Dan Glass focused on the links between race and environmental justice, how Black Minority Ethnic (BME) communities were experiencing the brunt of pollution. He talked of the climate change refugee challenge in developing countries and how those countries had teamed up in Copenhagen in December 2009 to demand changes from the developed countries; and educated us on thinkers like US Activist Van Jones and Capacity Global who are making the link between racism, poverty and environmental injustice movements.
Graham Campbell focused on carbon emission reductions and lifestyle changes in the Scottish African Caribbean communities. He asked people how many walked, used public transport, or cars for their journeys. So – How green is the African Caribbean community? Pretty green as we tend to live in or near city centres (thus cutting down the length of our journeys), have much lower levels of car ownership and higher dependency on public transport so generally lower CO2 emissions. However much more of us or in fuel poverty, living in poor qulaity high density public housing.
Most GUACS students walk to work, only a few drive, and most use public transport every day.
We feel that that this workshop generated healthy and powerful dialogue and there was a thirst for more workshops and a keenness to build a wider network between the student and wider community. We are soon to start the rest of the workshop series across Scotland with a wide range of organisations and individuals. Even throughout the process, and before the events have started, it has been a strong and positive process building a network on race and environment grounds between people and groups who hadn’t previously made the connection.
The workshop on April 2nd at the A&CN Annual General Meeting was led by Dr Asma Abdalla of the AMINA Muslim Women’s Resource Centre and focused on the UN Climate Change conference in Addis Ababa, Ethiopia which Dr Abdalla attended in October 2010. She highlighted the results of the UN Conference where many developing nations resisted the agenda of developed countries to limit the CO2 reductions and spending pledges they were expected to make. The poorer countries successfully argued that richer nations were responsible for the CO2 emissions causing climate change damage in Africa. Several commissions and bodies were set up under the auspices of the conference to tackle technological issues, ClimDev – including a Climate Development Bank to mitigate the effects of climate change. A common African position was also agreed for international negotations. The main thing that came across was that African countries’ policymakers were actively discussing solutions to tackling climate change, in keeping with the need to develop the economies of poor countries. A&CN members were now much better informed about these.
(1) Hard to Reach?Diversity and Environment’ findings’ – www.capacity.org.uk/downloads/hard_to_reach_manifesto.pdf.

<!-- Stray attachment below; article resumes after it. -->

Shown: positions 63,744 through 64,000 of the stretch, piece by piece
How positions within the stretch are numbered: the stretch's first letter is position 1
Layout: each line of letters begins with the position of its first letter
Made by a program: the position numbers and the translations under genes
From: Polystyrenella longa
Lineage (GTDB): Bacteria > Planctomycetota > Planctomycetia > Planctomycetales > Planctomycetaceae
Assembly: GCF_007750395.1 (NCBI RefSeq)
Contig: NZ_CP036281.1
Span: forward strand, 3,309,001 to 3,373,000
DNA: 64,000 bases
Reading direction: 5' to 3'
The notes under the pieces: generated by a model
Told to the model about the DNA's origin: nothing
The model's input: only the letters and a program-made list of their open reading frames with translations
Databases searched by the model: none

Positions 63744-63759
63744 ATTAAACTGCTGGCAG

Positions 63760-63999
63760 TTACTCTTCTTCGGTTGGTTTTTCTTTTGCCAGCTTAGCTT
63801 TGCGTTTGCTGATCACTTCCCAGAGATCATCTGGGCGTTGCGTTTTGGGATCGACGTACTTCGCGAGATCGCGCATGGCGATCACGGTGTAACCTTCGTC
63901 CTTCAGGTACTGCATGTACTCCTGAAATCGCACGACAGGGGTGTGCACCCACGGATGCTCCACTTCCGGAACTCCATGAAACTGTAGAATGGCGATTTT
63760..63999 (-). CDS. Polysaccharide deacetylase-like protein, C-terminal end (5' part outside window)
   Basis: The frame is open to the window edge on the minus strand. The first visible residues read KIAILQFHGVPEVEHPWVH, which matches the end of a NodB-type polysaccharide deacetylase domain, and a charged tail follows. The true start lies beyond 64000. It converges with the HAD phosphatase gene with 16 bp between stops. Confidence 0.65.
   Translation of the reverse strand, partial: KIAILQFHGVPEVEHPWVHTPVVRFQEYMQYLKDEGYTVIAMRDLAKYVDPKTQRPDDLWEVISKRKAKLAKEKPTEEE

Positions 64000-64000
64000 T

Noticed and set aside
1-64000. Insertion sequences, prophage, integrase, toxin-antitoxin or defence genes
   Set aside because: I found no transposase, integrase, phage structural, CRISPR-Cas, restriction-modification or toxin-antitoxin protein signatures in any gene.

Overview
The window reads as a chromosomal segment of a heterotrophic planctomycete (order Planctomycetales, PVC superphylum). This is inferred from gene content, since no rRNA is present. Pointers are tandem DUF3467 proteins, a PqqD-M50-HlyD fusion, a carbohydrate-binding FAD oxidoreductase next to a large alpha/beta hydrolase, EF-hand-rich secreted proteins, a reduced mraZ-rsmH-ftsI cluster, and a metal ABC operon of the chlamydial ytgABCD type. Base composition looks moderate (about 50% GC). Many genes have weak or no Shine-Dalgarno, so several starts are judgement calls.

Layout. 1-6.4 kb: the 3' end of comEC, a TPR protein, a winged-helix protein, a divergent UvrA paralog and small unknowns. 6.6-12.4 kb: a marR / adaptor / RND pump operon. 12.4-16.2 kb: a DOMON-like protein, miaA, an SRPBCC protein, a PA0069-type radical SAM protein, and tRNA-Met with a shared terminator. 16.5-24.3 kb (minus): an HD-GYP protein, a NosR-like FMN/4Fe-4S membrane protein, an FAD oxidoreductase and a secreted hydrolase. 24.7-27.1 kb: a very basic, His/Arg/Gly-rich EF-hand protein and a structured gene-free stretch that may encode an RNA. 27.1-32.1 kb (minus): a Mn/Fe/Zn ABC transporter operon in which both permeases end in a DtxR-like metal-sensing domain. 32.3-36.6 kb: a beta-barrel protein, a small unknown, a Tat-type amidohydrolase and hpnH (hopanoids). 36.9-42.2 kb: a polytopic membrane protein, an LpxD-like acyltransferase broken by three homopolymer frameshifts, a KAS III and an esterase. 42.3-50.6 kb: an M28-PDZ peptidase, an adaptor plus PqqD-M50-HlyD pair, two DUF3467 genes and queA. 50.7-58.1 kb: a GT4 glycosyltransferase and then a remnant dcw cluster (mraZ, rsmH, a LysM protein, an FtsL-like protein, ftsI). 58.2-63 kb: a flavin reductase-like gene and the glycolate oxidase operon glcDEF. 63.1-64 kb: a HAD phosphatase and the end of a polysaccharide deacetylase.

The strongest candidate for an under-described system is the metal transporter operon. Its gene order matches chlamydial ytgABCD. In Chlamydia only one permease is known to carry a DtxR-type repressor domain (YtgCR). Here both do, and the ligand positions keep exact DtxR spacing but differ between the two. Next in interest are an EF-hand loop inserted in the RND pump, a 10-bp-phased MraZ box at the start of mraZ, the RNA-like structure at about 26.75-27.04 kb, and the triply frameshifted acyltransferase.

Race Impact Assessment Terminal 5 – Race Impact Assessment Terminal 5,
(3) http://www.endsreport.com/docs/20090820a.pdf – Most black and Asian people breathe worse air than white Britons, according to environment department (DEFRA) research. DEFRAs analysis compares 2001 census data, which covered ethnicity, with estimated emissions of coarse particulates (PM10) from motorways and major A-roads. The average black or black-British African in the UK person was exposed to 27.25 micrograms per cubic metre of PM10. This is over 28% higher than the average urban white person.
(4) One recent UK example is the support from anti-racist advocates for the recent ‘Climate9’ (www.climate9.com climate change trial
- Debate climate change causes, impacts and solutions in Niger Delta region’s oil extraction, Haiti’s earthquake, and Darfur-Sudan’s and DR Congo’s land and resource wars.
- Highlight the rapid changes needed to reduce high carbon-emitting and wasteful consumptive activities amongst A&C communities in Glasgow.
- Provide tools and perspectives for developing multiracial perspectives and inclusive strategies for direct action through videoconference links with MEND (Nigeria); Capacity Global (UK) and author/activist Van Jones (US) – making solidarity links between affected communities in African and Caribbean
- Highlight the inspiring tradition of resistance to environmental racism by marking the 15th Anniversary of Saro Wiwa’s execution with a guest speaker from Remember Saro Wiwa campaign.
- Overcome barriers to participation by (a) Challenging perceptions of those interested in climate change on race and class grounds; (b) Relating climate change to immediate concerns of poverty, unemployment & poorer housing;
- (c) Providing platforms for refugees and asylum seekers to speak about climate justice – a key reason for seeking sanctuary; (d) Encouraging our communities to take the necessary positive action for climate justice;
- (e) Challenge Scottish A&C attitudes to climate change – and make preparations by reducing high carbon emitting activities and wasteful consumption; (f) Encouraging greater A&C participation and planning of future environmental justice self defence action programmes